Saturday, August 10, 2013

A few photos of Kigoma, Lake Tanganyika, and chimp tracking

Notice how close we are to the baboons. 

The female named Golden.

Hello from Uganda!
These pictures are from our Study Abroad Trip in Kigoma. We were able to take a side trip for two days to Gombe National Park. Gombe National Park is the first reserve started by Dr. Jane Goodall and it is where she began to habituate the chimps.  Luckily, we were able to track in the afternoon upon arrival and early morning the following day. We were fortunate to have an exceptional track on both days. On the first day we followed Golden's family. Golden, who has a baby, met up with her two sisters' that also have young chimps. They sat with us for hours as they groomed, played, and ate. It was remarkable.
We were able to stay at Dr. Jane's homestead while we were there. The accomodations are rustic; it is an open air concrete structure with an out house. You can see her collection of chimp skeletons pictured above.
Lake Tanganyika also proved to be impressive. The second deepest lake in the world looked like an ocean.  It is clean, and not over fished, like Lake Victoria.
I also included my favorite picture of the Berry College students with the kids from Sanganigwa Orphanage. This photo was taken on our last night when we gave the children gifts and a donation for the school.
Enjoy and sorry for the delay! More field pictures to follow!

Friday, August 9, 2013

Getting settled and getting started with research in Uganda!

The first round of water quality data collection began in July. Above, my field assistant, Emily, and I are using some field equipment at Mabira Forest. Emily is currently a senior undergraduate student at Makerere University. 

A meeting with project coordinators, professors, and students at Makerere University.  I'm learning that lengthy formal meetings, welcoming events, and remarks are an integral part of the Ugandan culture.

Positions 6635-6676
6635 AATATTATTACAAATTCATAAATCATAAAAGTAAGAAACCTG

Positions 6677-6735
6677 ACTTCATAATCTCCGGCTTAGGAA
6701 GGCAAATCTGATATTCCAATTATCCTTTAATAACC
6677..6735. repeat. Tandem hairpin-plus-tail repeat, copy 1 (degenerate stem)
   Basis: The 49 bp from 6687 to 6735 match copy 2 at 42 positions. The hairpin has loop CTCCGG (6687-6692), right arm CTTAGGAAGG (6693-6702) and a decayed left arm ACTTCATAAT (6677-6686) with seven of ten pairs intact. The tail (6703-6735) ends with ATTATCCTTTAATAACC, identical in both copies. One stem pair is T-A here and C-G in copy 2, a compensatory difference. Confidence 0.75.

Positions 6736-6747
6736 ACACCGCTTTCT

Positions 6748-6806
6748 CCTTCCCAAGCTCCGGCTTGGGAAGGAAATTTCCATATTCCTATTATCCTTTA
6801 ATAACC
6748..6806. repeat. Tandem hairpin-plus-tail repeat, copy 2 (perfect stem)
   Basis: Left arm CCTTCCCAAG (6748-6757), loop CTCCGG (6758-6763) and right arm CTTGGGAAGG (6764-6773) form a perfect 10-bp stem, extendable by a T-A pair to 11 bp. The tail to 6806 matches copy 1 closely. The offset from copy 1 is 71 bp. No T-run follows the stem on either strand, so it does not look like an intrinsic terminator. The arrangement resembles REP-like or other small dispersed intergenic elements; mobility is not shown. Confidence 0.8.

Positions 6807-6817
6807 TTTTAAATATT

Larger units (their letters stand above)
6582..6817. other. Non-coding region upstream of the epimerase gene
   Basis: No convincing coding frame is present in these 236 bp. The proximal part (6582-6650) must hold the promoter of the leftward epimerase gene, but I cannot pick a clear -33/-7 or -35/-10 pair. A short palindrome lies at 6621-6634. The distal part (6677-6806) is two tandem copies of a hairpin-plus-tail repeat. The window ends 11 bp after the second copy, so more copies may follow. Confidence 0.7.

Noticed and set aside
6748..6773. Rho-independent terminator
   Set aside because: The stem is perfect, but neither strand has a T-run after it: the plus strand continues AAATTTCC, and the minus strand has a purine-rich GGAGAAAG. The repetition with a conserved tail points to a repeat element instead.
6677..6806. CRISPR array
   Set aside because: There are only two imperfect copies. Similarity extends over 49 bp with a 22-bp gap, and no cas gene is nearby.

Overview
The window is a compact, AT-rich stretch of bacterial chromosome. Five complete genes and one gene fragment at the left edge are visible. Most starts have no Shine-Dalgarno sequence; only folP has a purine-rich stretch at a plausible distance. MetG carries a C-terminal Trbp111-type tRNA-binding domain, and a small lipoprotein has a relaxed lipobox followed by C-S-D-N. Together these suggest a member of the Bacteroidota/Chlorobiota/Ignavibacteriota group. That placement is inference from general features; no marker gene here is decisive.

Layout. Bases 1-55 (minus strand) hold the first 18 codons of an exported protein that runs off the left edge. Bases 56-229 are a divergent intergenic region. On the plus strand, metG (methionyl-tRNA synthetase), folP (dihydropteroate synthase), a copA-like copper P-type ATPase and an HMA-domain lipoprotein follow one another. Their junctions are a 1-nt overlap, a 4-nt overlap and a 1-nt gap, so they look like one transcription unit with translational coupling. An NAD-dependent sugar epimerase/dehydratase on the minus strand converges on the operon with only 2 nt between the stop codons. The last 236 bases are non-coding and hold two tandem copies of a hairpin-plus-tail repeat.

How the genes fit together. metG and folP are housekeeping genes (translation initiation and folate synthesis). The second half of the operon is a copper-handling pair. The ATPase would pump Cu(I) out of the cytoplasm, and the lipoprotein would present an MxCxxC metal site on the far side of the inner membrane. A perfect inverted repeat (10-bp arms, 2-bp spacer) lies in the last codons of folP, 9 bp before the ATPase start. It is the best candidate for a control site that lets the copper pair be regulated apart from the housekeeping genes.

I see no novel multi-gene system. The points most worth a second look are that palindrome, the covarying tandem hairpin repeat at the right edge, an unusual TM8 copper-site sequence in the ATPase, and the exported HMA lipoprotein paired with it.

Hello from Uganda!
I shifted from Tanzania to Uganda during the third week of July. Julie and I found an apartment next to Julie's sister, who is concluding her Fulbright Research in East Africa.  The apartment was too far out of town, so we recently went on an apartment hunt and found a much cheaper, and better location that is more near the City Center and public transport. 

Every day life is challenging, dangerous, and rewarding.  Life here is hard. It takes an incredible amount of time to do anything.  The most simple of tasks can take days. For example, I had to print, sign, scan, and email a document back to the US.   This task that may have taken 10 minutes at home, took a week and several trips to town due to the many technological challenges that had to be overcome. Life here is slower, for sure, and I can say that after three months I still haven't adapted to the pace. 

I have met with the professors at Makerere University, and they have been most accomodating with lab/office space.  So far, I have taken on one graduating senior, Emily, who is pictured above in the field with me. She is vibrant, confident, intelligent, witty, eager, and well spoken.  I will be including an additional graduate student in my water quality research come September.  

I was able to get into the field twice already to capture the July and August signatures at each of the forest reserves.  Since my last visit in 2010,  I had forgotten about their independent beauty and uniqueness.  From the initial data sets, the water quality at each of the forest reserves is considerably lower than what I would have estimated.   All of the forests face pressures from human encroachment like deforestration, soil erosion, pesticide application,  and cattle use.  I'm hoping that the baseline data set that I'm collecting can be used to promote conservation and better land use.